First love. She was five, I guess. We were in a daycare center my mother had decided I should go to, what would now be called pre-school. I had been watched by my grandmother until then in the country, a small village dominated by my great grandfather's small farm and the woods above it. A few houses on the hilly, crooked roads, most families related in some way. My mother decided I needed to be around other children. I remember the day she took me for my "interview" to see if I would be going there. It was in the city where my mother worked. The room we entered was a wonderland to me, brightly colored toys, crepe paper creations, comic books. I looked at one of the comics as my mother chatted with a man. He asked me what I was reading, and I explained the visual story in words as it seemed to be unfolding. He asked me if I could read. I wasn't sure.
"He's a very bright boy," the man told my mother. I could feel myself fill with pride. My grandmother had taught me the alphabet, a few words, how to write my name. "Yes," I thought, "I am smart."
Mornings now, instead of going to my grandmother's house, I rode into the city with my mother. The rides home are what I remember most. My mother would play the radio and sometimes sing along. It was something new, something I didn't know. It tickled me, as they used to say. It made me laugh with happiness and wonder. We would get home just in time for me to watch "The Mickey Mouse Club." I had formed a crush on Annette.
I'd never been around kids before other than my two cousins, one, a girl, a year older, and one, a boy a year younger. Being the first boy in the family came with perks. I got a lot of attention. But there were twenty or so kids at daycare. There were already cliques. The toys fascinated me, though, and I often sat alone playing as I did at home.
There was fenced yard in back of the daycare and stick horses that the boys would "ride" around like banshees. I followed. At the back of the yard near the fence was a playhouse where the girls would sit. I followed the boys on my stick horse to the playhouse where they would torment the girls. One of the girls, pretty and fair haired, gave me a kiss. The moment was transformative. I had been chosen. I had been made.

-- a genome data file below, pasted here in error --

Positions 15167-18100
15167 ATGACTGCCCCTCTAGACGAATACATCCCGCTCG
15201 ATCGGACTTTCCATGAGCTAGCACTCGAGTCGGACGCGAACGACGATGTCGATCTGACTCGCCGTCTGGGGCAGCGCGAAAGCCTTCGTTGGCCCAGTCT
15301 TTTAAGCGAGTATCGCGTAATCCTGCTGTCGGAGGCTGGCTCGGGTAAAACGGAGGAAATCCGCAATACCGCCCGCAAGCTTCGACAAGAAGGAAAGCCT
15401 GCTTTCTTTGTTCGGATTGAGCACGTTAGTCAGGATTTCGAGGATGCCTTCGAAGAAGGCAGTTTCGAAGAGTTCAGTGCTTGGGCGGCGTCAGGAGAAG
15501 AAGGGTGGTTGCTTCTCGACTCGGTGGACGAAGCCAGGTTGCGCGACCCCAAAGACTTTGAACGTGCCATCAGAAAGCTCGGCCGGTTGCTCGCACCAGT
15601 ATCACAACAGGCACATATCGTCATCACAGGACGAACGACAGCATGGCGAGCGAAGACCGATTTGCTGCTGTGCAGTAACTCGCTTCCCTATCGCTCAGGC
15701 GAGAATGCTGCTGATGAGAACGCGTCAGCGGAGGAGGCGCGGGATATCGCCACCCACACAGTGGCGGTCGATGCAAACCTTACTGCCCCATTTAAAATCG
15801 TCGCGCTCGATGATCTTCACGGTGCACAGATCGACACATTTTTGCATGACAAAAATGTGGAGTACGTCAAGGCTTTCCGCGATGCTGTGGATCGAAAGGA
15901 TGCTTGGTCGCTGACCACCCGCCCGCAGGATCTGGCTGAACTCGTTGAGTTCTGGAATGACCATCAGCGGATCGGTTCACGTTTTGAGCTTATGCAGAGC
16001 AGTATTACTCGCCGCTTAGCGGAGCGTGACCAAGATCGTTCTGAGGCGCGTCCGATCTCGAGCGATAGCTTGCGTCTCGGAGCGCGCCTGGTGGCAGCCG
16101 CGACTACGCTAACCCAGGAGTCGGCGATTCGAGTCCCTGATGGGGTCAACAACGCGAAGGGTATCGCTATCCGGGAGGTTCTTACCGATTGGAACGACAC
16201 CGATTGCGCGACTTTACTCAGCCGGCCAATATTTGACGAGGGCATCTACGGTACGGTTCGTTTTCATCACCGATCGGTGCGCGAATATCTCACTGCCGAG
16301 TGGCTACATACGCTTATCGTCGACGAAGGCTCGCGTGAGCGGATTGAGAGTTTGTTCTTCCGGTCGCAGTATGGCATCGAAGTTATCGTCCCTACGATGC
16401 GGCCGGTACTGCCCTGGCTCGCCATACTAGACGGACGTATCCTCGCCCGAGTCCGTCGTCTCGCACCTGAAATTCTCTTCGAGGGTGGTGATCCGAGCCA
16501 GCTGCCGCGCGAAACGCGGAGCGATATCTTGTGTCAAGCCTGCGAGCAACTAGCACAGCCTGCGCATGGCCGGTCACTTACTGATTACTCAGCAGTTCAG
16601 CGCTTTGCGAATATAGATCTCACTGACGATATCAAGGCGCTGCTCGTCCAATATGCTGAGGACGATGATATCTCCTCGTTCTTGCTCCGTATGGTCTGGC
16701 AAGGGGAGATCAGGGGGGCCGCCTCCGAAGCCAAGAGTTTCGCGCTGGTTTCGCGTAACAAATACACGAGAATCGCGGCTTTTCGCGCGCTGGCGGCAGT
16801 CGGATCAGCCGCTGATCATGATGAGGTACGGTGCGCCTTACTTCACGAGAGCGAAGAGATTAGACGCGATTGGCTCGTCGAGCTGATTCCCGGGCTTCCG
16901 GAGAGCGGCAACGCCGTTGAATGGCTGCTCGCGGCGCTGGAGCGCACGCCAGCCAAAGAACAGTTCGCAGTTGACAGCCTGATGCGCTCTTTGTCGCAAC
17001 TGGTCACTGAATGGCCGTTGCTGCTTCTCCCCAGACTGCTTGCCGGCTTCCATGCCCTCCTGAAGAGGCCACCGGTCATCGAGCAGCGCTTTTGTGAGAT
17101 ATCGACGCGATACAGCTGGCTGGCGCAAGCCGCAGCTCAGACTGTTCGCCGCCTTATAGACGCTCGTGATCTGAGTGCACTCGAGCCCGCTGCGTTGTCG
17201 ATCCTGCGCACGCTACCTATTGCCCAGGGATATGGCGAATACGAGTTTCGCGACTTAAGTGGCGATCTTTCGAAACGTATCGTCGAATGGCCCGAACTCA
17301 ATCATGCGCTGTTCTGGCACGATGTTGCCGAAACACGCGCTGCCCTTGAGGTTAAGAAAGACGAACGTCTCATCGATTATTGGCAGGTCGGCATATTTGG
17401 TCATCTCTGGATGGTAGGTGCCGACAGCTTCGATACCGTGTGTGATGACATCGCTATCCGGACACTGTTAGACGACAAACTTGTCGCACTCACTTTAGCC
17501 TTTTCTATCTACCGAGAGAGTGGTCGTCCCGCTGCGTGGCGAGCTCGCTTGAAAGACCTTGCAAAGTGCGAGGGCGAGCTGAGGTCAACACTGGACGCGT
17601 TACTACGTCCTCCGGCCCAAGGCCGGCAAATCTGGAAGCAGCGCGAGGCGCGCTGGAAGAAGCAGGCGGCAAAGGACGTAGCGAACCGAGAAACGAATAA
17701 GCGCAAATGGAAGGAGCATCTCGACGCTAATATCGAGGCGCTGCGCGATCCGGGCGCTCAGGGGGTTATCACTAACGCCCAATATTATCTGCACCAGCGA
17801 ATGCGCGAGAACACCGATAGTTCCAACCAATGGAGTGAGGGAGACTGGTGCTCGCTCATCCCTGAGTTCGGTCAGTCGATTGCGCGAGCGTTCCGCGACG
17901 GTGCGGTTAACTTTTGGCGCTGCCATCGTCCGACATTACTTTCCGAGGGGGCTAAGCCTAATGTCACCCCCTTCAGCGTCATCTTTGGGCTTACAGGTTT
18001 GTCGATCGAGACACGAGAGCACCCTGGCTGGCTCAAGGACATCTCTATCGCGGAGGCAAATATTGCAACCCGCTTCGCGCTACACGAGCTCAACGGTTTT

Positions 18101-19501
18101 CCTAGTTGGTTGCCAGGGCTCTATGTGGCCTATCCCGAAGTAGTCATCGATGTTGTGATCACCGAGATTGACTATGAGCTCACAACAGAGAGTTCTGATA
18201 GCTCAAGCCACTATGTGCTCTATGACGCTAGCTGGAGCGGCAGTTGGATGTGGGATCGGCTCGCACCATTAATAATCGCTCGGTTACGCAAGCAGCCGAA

When I sat alone with toys after that, she would come over and sit with me. We'd stack blocks together, create things. She smiled often and we would giggle. Like me, she was quieter than the others. We didn't have words, but we knew when we looked one another in the eyes, little chemical flashes and blasts in the body and in the brain. Sometimes she would get up to go to play with others. I'd watch her laugh with other boys. This confused me.
When nap time came, we went to cots lined up end to end and side by side, sheets draped between them. She would get the cot next to mine and pull up the bottom of the sheet. We would hold hands and giggle. We got caught, of course, and were separated.
One day, I got a terrible pain in my gut. They called my mother who came from work to take me to a doctor. I was placed into a hospital ward overnight. They put me in a gown and in a bed with high guardrails. My mother left. I had never slept away from my parents before. The large, open room with other beds, other children. A strange semi-darkness, the quiet footsteps of nurses. Sometime deep in the night, a scream pierced the quiet, loud. . . unending. Terror. I'd never heard a siren. I cried out. I wanted my mother. A nurse came to quiet me.
My parents arrived to get me sometime the next day.
I never went back to the daycare. The river behind our house, the Little Miami, flooded. Soon, my parents sold the house and we moved to Florida. Palm trees and hanging moss, everything green and sunny. We had never seen such sun.
Perhaps the clouds of my youth had shaped my temperament. But I liked the sun. I was put into another day care. There were new girls. They were more forward, less flirty. They liked to show the boys their underwear on the swing sets. They would swing high, pump their legs, and laugh. One day, two of them took me behind a toolshed, pulled down their pants, and kissed me. Then, laughing, they ran away.
This was a rough and more terrifying country. This was my new life now. This is how I would grow up.
At night, though, alone in my bed, I dreamed of my first girl, that first kiss. We lived in a playhouse. I would ride my stick horse out and then back to her again. She always smiled as if she had been waiting.
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